Jun 172024
Locus: To quote Tom Clancy (or was it Jeff Bezos?), it takes ten years to become an overnight success. I suspect Vajra Chandrasekera can relate. He spent a decade working on his craft, with short fiction published in various genre magazines and anthologies. Then, last year, Chandrasekera published his first novel, The Saint of Bright Doors, which immediately caught fire, drawing plaudits and praise from critics and fans. Fast-forward to the present day, and the novel has been nominated for multiple prizes (the Hugo, the Nebula, the Lammy) and recently took home the Crawford award. I featured The Saint of Bright Doors on my Locus ‘‘Year in Review’’ essay and spoke ecstatically about the novel on The Writer and the Critic podcast. What makes it such an astonishingly good debut is Chandraesekera’s boldness – the imaginative, radical manner in which he fuses science fiction and fantasy, social realism, and surrealism. But if The Saint of Bright Doors is an experimental novel in (mostly) conventional storytelling clothing, Rakesfall bares it all, a full-frontal deconstruction of narrative and genre.
The patchwork, ‘‘fix-up’’ quality of Rakesfall means it never settles into a narrative groove. The setting, the voice, and the structure regularly change, forcing the reader to pause, to re-evaluate what’s happening. But while I might have been bewildered, I never felt lost. If anything, my mind was all abuzz, striving to keep hold of the threads, the intricate web, that ties these lives, these realities together.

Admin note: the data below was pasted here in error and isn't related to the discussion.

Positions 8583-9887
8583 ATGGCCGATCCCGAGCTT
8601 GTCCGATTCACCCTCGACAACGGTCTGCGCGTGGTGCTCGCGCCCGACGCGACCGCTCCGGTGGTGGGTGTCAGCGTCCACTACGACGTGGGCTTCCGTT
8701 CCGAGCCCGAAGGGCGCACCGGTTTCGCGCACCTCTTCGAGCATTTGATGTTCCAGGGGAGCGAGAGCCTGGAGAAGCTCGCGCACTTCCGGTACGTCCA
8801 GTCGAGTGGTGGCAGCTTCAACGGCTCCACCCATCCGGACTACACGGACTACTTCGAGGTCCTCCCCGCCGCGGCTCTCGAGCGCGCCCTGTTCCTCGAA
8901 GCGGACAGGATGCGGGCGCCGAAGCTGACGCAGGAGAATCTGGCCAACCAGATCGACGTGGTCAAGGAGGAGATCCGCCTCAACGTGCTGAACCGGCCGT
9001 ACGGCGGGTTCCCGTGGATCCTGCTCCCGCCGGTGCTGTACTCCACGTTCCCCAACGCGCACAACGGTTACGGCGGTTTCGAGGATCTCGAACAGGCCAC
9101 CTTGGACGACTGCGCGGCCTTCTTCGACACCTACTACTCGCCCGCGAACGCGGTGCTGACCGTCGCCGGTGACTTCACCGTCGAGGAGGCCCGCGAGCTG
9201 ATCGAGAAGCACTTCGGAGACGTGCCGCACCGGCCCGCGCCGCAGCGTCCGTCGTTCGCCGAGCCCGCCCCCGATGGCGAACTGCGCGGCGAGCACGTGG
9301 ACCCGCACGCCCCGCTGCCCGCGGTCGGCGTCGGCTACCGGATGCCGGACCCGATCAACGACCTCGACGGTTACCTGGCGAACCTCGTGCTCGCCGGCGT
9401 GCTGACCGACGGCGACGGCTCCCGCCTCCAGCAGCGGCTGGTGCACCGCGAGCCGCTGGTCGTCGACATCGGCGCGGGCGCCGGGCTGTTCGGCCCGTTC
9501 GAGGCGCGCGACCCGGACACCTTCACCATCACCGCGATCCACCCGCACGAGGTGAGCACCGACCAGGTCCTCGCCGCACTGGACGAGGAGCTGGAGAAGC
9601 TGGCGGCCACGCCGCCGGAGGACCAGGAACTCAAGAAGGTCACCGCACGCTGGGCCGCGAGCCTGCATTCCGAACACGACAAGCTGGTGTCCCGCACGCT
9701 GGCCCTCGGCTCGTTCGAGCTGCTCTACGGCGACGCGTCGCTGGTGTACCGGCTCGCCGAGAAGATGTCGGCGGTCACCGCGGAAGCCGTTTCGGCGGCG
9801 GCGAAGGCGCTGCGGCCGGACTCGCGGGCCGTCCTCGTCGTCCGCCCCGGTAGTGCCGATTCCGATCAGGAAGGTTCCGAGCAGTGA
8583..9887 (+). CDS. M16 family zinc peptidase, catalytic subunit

What propels the narrative isn’t so much the dramatic set pieces (though the novel isn’t short on those; several of the chapters set in the far future are genuinely jaw-dropping) but the constant flood of ideas and new ways of thinking and perceiving the world. Chandrasekera reconceptualises Hindu and Buddhist beliefs such as akasha or the Akashic Record. He reframes Sri Lanka’s history of European colonialism as a play with a distinctively postmodern vibe. He brilliantly breaks the narrative to tell us a fable about Heroes, Wasps, and Kings and deliberately leaves out the moral (because ‘‘this is history rather than a story’’). He depicts a far future where tech lords and multinationals have devastated the Earth and have now colonised digital space, including the singularity. And undergirding this flurry of invention is a voice that is sometimes plain, sometimes wry and knowing, but more often than not overwhelmed with grief and anger. And even here, when the story is at its most vibrant, there’s an awareness, a recognition that a novel this playful, erudite, and caustic has its limits when recalling the histories, the stories, and the beliefs of those who died for the sake of Empire, progress and profit. Rakesfall may not seem as polished as The Saint of Bright Doors, but in my mind, it cements Chandraesekera as one of the genre’s most important, most vital voices.